BERLIN—Standing in a green field in the cultural heart of the German capital, an Italian tourist desperately looks around, and then points at a concrete wall covered in graffiti. “Is that the Berlin Wall?” she asks.
Indeed, this was East Berlin, but the infamous wall was somewhere else. What used to stand at this site, however, was a more impressive attraction. It was once the city’s most iconic, and cherished, landmark—the Berlin City Palace.
The Berliner Stadtschloss, as its called in German, was home to Prussian kings and German emperors, and served as a residence from the 15th century until the end of World War I.
For five centuries the palace was not only a central part of Berlin’s identity, but it also served as the focal point of its architecture, with the city center’s ensemble of historical building and main avenues growing up around it for over 500 years.
With its approximately 12,000 rooms and 250,000 square feet floor space, it stood four times the size of the White House. The palace was also one of the finest examples of Baroque architecture in Northern Europe.
In 1950, it was destroyed by the East German communist regime.
Even though the building was heavily damaged during World War II, the palace’s structure remained intact and could have been restored, like many other buildings were in Europe after the war.
However, communist party chief in East Germany, Walter Ulbricht, ordered the palace leveled in 1950 to make space for a grand square for military parades in the heart of Berlin, following the example of Moscow’s Red Square. He ignored all protests, even from within the party. Due to the thickness of the walls, up to 10 feet, the demolition process took 10 months.
Over half a century later, the palace is being rebuilt entirely from scratch, in a massive, ambitious project to restore it to its former grandeur.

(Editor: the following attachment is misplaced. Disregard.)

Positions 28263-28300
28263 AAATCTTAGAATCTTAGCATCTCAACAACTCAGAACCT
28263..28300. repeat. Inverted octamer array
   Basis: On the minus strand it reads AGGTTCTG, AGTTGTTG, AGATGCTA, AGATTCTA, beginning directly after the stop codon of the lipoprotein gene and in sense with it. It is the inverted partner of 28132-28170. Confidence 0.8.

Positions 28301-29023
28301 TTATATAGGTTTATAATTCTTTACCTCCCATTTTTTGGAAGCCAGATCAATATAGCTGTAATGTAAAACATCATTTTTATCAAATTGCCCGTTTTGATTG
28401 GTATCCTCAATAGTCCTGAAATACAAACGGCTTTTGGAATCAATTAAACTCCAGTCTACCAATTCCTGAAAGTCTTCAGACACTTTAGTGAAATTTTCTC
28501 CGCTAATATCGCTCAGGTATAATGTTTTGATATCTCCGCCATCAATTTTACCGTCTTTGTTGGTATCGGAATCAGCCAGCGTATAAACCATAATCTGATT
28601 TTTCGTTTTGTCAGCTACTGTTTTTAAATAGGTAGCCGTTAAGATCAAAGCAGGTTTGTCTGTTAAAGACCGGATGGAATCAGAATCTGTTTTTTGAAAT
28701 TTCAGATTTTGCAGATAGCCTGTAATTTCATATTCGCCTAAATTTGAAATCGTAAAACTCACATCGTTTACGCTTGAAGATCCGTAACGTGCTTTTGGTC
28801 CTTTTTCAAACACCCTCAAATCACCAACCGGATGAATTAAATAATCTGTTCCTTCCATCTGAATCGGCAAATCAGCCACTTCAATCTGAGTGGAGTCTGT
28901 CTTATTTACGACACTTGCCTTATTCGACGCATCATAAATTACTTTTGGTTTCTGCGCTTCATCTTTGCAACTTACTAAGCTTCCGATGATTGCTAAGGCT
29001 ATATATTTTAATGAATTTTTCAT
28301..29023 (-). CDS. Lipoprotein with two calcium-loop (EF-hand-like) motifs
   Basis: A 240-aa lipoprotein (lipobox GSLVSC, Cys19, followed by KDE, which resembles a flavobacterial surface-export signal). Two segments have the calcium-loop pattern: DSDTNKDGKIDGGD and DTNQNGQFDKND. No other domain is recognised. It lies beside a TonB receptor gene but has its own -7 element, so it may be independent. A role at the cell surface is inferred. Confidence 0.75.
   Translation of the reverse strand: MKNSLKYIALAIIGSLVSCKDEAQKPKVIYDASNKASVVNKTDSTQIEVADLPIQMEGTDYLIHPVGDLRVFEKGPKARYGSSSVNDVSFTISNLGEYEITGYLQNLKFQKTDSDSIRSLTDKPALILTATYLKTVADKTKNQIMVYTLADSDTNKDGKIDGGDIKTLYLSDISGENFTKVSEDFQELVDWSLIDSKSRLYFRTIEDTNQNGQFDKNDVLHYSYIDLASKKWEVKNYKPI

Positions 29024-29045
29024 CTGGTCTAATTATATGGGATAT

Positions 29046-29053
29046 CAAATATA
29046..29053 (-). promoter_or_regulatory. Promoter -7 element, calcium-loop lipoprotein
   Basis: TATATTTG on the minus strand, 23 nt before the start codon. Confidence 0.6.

Challenge of Reconstruction
After the fall of communism in East Germany, central Berlin received an extensive overhaul. Connected to re-establishing Berlin as the capital, major buildings, like the new Chancellery, were constructed.
In 2002, following a decade of debate, the German parliament, the Bundestag, voted to rebuild the palace with the goal of restoring the historic unity and beauty of Berlin.
The original section of the palace, which was more like a fortress, dates back to the 1400s. For his coronation in 1701, Prussian King Frederick I ordered the expansion of the property, as a way to elevate him above other nobles. His famous court sculptor and architect Andreas Schlüter based the facades on Italian baroque style, especially following the example of Rome’s Piazza Navona.
The baroque elements make this an especially involved project since baroque is a complex and highly ornamental style designed to create drama.
The plan for the interior rooms and the north end will be modern, but a massive dome, three sides of the palace, and the courtyard, will be reconstructed as close to the original as possible.
About 10 miles northwest of the palace site, in a former British barracks, stonemasons are crafting some 2,800 pieces of facade by hand, as it was done 300 years ago.
Bertold Just, the head of the “Schloss Bauhütte” (palace masons lodge), described it as the “nucleus of the whole project.”